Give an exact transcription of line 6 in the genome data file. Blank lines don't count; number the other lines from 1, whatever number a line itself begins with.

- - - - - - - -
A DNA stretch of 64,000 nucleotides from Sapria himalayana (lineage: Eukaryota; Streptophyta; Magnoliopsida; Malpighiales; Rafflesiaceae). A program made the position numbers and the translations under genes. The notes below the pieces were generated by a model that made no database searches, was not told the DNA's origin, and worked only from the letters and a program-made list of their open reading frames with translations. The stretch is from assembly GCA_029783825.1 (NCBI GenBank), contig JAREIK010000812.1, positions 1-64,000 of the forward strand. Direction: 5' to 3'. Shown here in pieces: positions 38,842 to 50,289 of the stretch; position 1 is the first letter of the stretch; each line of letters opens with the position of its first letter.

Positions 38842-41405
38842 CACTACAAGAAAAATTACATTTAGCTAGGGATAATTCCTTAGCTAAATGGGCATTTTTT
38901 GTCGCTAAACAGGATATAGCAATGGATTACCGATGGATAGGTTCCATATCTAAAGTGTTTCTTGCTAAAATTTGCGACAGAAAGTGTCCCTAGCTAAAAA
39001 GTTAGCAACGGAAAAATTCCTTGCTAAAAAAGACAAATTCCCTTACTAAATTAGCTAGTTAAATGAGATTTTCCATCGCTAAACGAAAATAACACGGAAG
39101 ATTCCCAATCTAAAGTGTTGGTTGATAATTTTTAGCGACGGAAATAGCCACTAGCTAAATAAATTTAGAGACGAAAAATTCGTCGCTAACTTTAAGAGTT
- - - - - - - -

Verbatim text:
39101 ATTCCCAATCTAAAGTGTTGGTTGATAATTTTTAGCGACGGAAATAGCCACTAGCTAAATAAATTTAGAGACGAAAAATTCGTCGCTAACTTTAAGAGTT